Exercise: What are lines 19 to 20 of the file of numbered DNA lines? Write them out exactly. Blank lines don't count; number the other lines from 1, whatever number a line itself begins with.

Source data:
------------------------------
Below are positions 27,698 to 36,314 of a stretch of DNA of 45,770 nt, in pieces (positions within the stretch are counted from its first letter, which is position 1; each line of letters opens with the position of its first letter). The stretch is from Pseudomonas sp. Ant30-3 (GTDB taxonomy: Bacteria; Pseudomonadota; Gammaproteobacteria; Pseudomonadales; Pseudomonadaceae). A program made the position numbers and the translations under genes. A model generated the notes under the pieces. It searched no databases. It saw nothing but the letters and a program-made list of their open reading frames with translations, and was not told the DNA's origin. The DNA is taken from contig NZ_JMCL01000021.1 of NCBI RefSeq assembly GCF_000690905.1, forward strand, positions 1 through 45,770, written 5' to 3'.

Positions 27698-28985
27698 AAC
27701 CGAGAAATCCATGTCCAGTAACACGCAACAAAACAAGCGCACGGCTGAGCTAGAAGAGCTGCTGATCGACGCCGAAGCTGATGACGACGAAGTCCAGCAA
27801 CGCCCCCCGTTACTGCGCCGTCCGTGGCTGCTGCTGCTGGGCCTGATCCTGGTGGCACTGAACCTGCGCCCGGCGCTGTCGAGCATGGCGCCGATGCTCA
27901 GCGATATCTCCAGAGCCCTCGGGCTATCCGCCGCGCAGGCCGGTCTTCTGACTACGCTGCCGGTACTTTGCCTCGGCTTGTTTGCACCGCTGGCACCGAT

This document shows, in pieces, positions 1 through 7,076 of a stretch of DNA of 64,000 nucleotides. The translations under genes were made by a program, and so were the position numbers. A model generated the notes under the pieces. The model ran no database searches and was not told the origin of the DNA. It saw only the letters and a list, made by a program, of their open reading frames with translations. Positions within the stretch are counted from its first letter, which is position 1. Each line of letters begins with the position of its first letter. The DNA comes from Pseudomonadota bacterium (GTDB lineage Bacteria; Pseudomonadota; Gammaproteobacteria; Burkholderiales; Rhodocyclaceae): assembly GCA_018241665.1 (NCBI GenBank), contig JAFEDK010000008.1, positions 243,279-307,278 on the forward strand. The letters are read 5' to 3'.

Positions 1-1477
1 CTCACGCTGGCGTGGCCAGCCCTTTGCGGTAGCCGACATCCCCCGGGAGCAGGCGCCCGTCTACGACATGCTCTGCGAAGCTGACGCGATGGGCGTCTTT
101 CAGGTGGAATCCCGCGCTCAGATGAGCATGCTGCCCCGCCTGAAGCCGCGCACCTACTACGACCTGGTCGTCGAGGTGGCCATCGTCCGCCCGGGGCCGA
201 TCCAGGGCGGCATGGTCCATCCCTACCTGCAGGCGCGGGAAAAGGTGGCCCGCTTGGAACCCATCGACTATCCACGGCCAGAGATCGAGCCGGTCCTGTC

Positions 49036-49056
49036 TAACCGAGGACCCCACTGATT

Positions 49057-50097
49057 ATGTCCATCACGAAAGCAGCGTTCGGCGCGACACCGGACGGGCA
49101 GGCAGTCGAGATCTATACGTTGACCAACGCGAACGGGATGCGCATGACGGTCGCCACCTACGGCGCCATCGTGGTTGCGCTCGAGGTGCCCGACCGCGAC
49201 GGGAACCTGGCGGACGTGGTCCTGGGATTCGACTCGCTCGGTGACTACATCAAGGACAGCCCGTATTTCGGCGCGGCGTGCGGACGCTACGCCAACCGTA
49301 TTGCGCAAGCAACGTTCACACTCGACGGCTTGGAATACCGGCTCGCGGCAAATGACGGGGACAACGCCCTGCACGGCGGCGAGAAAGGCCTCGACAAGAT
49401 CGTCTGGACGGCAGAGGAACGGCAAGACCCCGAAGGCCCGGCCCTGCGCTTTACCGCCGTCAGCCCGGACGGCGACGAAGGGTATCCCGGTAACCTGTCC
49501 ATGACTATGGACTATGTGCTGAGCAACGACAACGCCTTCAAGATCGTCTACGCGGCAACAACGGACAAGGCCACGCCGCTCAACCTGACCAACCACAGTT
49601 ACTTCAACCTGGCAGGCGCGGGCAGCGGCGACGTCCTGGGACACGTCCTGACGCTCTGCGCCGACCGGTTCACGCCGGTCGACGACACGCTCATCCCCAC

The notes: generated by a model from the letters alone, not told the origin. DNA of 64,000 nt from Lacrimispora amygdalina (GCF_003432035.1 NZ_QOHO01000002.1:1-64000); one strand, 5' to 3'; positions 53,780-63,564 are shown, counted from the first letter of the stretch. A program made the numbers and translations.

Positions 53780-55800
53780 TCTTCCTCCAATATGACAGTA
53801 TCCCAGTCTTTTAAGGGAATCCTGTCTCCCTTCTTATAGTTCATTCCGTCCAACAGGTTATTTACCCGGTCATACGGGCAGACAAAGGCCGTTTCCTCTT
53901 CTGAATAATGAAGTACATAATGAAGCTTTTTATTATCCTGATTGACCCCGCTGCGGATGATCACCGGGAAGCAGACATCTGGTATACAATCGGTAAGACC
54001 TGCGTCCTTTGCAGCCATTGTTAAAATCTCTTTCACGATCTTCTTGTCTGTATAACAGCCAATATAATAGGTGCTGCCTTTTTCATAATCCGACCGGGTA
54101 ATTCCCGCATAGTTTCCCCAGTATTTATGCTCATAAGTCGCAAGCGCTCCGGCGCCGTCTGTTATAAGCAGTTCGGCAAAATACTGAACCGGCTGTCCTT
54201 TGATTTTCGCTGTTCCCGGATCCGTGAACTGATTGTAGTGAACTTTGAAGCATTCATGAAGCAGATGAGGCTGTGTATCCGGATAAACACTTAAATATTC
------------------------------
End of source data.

49401 CGTCTGGACGGCAGAGGAACGGCAAGACCCCGAAGGCCCGGCCCTGCGCTTTACCGCCGTCAGCCCGGACGGCGACGAAGGGTATCCCGGTAACCTGTCC
49501 ATGACTATGGACTATGTGCTGAGCAACGACAACGCCTTCAAGATCGTCTACGCGGCAACAACGGACAAGGCCACGCCGCTCAACCTGACCAACCACAGTT